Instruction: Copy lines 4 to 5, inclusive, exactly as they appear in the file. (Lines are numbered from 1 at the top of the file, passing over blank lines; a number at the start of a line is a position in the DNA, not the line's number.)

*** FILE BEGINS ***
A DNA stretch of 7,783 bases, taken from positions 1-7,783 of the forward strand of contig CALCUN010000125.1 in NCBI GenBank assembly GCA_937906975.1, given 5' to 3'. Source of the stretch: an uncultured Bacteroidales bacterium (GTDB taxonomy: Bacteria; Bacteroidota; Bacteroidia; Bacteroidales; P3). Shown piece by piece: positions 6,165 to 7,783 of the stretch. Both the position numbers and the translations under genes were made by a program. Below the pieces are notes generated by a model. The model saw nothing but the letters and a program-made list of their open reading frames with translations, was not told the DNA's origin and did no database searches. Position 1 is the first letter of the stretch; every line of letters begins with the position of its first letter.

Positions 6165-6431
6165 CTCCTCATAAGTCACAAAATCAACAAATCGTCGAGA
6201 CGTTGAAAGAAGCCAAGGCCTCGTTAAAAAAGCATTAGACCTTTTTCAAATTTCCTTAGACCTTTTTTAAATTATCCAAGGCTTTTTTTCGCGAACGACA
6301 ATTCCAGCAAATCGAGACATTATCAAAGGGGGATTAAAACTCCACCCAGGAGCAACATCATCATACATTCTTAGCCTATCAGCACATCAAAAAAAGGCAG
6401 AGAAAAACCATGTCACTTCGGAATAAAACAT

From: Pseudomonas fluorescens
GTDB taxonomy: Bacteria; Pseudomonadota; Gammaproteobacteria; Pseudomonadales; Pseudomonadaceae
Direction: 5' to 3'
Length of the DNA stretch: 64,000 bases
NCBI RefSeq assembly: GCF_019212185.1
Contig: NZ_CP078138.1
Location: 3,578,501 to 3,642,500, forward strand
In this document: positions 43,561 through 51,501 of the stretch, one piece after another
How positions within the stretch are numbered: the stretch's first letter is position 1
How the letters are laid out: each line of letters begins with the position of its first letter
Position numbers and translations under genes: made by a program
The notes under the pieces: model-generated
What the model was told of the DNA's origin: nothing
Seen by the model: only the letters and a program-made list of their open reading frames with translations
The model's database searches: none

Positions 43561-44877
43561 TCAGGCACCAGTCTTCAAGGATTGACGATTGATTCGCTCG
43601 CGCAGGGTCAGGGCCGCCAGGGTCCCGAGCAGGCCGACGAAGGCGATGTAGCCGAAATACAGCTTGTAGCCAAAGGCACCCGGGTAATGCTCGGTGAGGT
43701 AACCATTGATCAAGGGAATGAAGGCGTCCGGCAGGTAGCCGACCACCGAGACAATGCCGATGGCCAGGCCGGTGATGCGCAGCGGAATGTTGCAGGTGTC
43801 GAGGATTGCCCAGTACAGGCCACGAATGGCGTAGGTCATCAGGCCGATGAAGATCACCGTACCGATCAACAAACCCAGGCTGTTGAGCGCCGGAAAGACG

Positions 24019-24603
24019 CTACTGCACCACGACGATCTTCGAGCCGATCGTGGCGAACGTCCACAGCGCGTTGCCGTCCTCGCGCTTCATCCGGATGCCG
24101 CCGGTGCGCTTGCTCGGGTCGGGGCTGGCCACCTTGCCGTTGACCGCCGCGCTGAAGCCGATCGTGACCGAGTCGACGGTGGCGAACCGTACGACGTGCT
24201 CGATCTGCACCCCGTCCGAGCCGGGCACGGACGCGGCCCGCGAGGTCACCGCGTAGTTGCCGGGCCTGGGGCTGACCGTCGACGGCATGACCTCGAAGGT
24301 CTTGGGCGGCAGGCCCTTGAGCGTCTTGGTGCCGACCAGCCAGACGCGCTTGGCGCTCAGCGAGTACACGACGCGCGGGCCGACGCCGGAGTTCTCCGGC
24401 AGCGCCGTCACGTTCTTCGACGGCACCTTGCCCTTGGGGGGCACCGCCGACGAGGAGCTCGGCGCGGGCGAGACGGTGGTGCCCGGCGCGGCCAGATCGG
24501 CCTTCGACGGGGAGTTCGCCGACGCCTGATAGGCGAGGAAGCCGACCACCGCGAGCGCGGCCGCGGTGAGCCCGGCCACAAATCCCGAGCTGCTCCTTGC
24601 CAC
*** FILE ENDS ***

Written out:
6201 CGTTGAAAGAAGCCAAGGCCTCGTTAAAAAAGCATTAGACCTTTTTCAAATTTCCTTAGACCTTTTTTAAATTATCCAAGGCTTTTTTTCGCGAACGACA
6301 ATTCCAGCAAATCGAGACATTATCAAAGGGGGATTAAAACTCCACCCAGGAGCAACATCATCATACATTCTTAGCCTATCAGCACATCAAAAAAAGGCAG